The trial commissioner issued a Finding and Award on June 14, 2005. He concluded that Mr. Sabella was a more persuasive witness than Ms. Quint, Findings, ¶ A and awarded the claimant benefits under § 31-307 Findings, ¶ I. Following a Motion to Correct by the respondents, which the trial commissioner denied, the respondents appealed. Their appeal is based on the theory that the commissioner erred in awarding benefits for total disability without a finding the claimant’s condition had deteriorated, and that there was “overwhelming evidence” that the claimant was not totally disabled.

The facts herein place this case within the scope of the Supreme Court’s holding in Osterlund v. State, 135 Conn. 498 (1949). In Osterlund, Chief Justice Maltbie determined that as a matter of law total incapacity does not mean only that the claimant cannot perform his prior occupation, or conversely does not mean a complete inability of the claimant to perform any labor whatsoever. The finding required for such an award is “not the employee’s inability to work at his customary calling but the destruction of his capacity to earn in that or any other occupation which he may reasonably pursue.” Id., 505. “A finding that the employee is able to work at some gainful occupation is not in all cases conclusive that he is not totally incapacitated. If though he can do some work, he cannot in the exercise of reasonable diligence find an employer who will employ him, he is just as much totally incapacitated as though he could not work at all.” Id., 506-507.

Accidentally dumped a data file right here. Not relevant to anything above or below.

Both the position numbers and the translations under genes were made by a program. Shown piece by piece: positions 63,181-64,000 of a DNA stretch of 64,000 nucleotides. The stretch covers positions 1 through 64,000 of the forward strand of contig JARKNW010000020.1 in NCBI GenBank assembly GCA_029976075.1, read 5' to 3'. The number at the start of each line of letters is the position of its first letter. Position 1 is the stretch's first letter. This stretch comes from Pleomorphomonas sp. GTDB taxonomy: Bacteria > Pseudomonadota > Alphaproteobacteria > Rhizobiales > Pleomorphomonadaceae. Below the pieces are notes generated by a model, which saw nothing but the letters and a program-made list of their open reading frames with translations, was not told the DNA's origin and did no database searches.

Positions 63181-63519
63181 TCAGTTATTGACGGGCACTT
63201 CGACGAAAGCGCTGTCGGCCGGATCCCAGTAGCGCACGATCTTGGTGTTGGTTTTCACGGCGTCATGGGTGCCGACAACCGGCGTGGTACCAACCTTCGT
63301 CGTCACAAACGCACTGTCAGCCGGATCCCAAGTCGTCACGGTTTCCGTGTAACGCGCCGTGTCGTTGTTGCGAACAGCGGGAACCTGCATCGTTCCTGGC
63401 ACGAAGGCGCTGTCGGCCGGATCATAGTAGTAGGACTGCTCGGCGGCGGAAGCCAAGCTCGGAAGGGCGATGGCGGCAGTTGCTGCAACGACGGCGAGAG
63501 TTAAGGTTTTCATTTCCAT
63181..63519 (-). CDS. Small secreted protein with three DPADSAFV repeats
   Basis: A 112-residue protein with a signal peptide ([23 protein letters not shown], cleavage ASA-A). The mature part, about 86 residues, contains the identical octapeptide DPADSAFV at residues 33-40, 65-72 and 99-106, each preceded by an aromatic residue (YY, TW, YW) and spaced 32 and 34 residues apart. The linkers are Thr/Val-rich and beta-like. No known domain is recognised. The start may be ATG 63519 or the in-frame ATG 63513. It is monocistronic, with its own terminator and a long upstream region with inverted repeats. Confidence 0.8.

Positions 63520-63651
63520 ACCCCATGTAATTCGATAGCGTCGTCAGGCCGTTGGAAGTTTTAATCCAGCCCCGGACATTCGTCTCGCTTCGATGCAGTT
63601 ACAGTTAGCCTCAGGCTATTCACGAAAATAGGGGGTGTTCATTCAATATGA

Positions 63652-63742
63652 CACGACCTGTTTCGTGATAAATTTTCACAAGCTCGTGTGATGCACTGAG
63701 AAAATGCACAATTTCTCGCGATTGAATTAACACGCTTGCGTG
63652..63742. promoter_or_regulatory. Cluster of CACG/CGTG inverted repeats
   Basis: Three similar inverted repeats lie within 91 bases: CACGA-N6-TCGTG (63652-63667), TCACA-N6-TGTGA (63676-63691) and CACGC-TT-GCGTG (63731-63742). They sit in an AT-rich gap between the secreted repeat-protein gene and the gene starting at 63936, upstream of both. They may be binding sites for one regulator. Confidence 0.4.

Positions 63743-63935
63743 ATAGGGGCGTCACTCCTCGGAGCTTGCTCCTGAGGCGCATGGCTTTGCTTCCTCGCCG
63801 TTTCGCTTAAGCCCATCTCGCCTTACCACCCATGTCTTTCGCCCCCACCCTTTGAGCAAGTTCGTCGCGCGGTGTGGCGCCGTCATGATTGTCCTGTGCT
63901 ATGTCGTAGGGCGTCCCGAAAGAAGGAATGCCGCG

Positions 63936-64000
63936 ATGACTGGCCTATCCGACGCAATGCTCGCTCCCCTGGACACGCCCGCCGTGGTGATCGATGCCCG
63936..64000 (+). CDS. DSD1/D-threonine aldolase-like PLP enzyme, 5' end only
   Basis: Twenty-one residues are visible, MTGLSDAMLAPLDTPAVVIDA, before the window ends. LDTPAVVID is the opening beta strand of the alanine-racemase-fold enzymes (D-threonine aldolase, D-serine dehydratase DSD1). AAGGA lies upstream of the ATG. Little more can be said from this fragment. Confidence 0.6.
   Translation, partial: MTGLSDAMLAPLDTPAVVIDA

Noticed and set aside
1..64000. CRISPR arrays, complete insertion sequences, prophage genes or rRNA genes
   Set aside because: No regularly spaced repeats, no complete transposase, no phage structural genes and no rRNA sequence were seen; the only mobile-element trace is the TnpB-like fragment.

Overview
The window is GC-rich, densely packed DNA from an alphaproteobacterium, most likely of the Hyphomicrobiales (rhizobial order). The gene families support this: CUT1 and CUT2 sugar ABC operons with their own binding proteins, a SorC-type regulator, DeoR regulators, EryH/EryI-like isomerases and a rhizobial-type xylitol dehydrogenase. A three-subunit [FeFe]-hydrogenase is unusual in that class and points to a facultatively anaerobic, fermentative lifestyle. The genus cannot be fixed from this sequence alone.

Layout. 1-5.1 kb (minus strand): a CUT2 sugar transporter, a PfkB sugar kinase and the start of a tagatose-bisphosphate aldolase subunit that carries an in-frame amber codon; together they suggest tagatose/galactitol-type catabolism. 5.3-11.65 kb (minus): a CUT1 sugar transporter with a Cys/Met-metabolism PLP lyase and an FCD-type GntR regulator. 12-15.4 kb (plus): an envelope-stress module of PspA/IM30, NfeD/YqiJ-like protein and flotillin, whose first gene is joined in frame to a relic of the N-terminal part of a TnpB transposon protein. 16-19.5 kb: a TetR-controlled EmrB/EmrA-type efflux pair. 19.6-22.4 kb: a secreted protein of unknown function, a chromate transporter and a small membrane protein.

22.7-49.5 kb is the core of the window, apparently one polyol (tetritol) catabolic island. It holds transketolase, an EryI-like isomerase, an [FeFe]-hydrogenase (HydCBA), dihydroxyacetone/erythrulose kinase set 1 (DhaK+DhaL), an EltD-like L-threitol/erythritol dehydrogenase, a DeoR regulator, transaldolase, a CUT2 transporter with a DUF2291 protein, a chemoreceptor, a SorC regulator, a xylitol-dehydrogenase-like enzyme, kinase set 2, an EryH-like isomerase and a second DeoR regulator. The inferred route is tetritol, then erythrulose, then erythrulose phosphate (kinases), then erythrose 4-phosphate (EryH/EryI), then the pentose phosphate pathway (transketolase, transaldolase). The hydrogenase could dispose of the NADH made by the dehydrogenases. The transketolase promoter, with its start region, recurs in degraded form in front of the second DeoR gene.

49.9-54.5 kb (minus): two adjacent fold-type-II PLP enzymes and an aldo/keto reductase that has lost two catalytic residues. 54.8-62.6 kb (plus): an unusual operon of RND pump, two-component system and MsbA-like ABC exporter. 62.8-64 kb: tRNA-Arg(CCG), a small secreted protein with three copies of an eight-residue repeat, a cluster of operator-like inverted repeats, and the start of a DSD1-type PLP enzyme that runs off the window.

In determining whether Osterlund applies in this case, we must substantially defer to the fact-finding role of the trial commissioner. The respondents seem to infer that the “law of the case” doctrine precludes further review of whether the claimant was totally disabled, since at previous hearings he had been awarded § 31-308(a) for partial incapacity. They cite Schreiber v. Town & Country Auto Service, 4239 CRB-3-00-5 (June 15, 2001) for this proposition. We find this case relevant but distinguishable. The trial commissioner in Schreiber concluded that the claimant was presenting his case in a piecemeal fashion by belatedly raising issues that could have been raised in earlier hearings. He applied the theory of res judicata to bar consideration of matters which had been previously decided. It is apparent the trial commissioner in this case reached a different conclusion regarding the claimant’s situation. The “law of the case” doctrine does not deprive a commissioner of the ability to determine conditions have changed since the issuance of a prior ruling.

The key evidence herein is Dr. Jega’s September 26, 2003 letter. Respondents claim it stands for the proposition the claimant had a “Class 3 impairment” prior to the examination, and hence, was in a baseline medical condition that did not justify moving the claimant from a partial disability status to total disability status. This conclusion is based on parsing words and does not reflect the entire letter. Dr. Jega also states in this letter the claimant had not “attained maximum medical improvement” and “his pulmonary function has shown gradual deterioration.” We believe a claimant who can proffer medical evidence of a deteriorating condition can seek § 31-307 benefits even if they had not been awarded or sought previously. See Valletta v. State/DMR, 4543 CRB 5-02-6 (March 26, 2003).